WASHINGTON -- Federal workers, who would take a hit in the paycheck from President Clinton's budget proposal, may get part of the hit back.
There is a move in Congress to restore the so-called locality pay increase, scheduled for next Jan. 1, that President Clinton proposed to freeze.
Until the president made his budget proposals, federal workers -- including 300,000 in Maryland -- were scheduled to get two raises in the coming year.
One would have been the annual across-the-board raise pegged to the average private-sector raise. The second would have been the first of nine annual raises designed to make the pay of federal workers comparable to salaries in the private sector, what hs known as the "locality" pay raise.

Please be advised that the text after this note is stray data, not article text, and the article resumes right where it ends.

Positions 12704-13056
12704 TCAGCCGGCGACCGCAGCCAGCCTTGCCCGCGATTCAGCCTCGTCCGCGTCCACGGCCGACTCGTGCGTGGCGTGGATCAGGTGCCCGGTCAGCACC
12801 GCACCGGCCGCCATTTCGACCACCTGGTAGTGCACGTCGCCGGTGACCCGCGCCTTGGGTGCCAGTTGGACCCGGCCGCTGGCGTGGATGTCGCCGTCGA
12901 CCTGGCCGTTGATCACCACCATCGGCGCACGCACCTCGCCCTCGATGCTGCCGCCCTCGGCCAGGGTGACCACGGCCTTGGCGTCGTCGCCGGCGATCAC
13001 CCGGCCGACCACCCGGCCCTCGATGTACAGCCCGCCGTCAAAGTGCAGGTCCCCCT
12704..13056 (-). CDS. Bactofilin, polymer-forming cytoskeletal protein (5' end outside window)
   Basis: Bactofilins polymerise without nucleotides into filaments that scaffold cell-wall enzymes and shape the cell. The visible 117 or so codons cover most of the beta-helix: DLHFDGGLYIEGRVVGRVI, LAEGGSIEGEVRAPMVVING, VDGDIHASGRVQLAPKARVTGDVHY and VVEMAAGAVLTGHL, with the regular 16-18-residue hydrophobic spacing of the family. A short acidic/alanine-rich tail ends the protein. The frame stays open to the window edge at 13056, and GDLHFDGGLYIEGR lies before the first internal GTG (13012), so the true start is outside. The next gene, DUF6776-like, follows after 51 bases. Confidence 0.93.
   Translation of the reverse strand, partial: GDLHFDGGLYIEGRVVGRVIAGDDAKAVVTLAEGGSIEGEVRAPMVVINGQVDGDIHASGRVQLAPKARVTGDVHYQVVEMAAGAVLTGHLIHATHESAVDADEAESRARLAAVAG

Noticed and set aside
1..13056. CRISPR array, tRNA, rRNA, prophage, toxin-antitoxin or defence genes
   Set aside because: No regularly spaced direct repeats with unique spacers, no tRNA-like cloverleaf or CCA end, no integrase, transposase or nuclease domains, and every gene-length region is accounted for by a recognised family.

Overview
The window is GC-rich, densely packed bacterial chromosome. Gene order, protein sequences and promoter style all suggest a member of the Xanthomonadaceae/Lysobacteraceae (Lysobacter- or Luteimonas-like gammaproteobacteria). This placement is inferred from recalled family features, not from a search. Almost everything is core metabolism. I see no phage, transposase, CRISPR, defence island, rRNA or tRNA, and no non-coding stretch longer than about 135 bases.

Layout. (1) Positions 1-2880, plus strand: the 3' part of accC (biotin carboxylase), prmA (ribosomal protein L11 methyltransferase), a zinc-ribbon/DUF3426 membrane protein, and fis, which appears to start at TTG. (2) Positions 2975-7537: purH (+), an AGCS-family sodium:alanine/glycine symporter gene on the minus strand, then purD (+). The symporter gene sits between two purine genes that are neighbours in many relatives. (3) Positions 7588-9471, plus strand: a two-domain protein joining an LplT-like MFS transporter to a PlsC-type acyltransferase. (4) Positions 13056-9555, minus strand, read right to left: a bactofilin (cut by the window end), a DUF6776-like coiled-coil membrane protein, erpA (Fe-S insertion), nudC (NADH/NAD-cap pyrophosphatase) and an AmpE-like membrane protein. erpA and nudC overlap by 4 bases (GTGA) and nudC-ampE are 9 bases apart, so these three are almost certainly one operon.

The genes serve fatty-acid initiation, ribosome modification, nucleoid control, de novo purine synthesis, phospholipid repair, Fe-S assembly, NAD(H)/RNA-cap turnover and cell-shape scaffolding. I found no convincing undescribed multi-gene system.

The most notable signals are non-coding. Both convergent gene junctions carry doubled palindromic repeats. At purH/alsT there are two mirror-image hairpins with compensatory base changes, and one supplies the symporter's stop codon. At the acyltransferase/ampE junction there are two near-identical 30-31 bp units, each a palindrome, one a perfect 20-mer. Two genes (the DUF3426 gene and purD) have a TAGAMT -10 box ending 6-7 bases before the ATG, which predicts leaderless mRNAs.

The Senate and House budget committees adopted language this week suggesting that Congress will find a way later this year to finance the raise by making cuts elsewhere, thus preserving the savings the president sought with the pay freeze.
Maryland Rep. Steny H. Hoyer, chairman of the House Democratic Caucus and a member of the Appropriations Committee, said the Clinton administration has agreed to a restoration of the locality raise provided cuts are made elsewhere.
"In a time when we are being asked for joint sacrifice, it would be unseemly -- that is not to say unjustified, mind you, because I think it would be justified" -- to insist on full raises for federal workers, Mr. Hoyer added.
So, the across-the-board raise seems dead.
But to delay the first step in the elimination of the pay gap between the public and private sectors "would undermine the system," the 5th District representative said. "It would make it harder to retain and recruit people."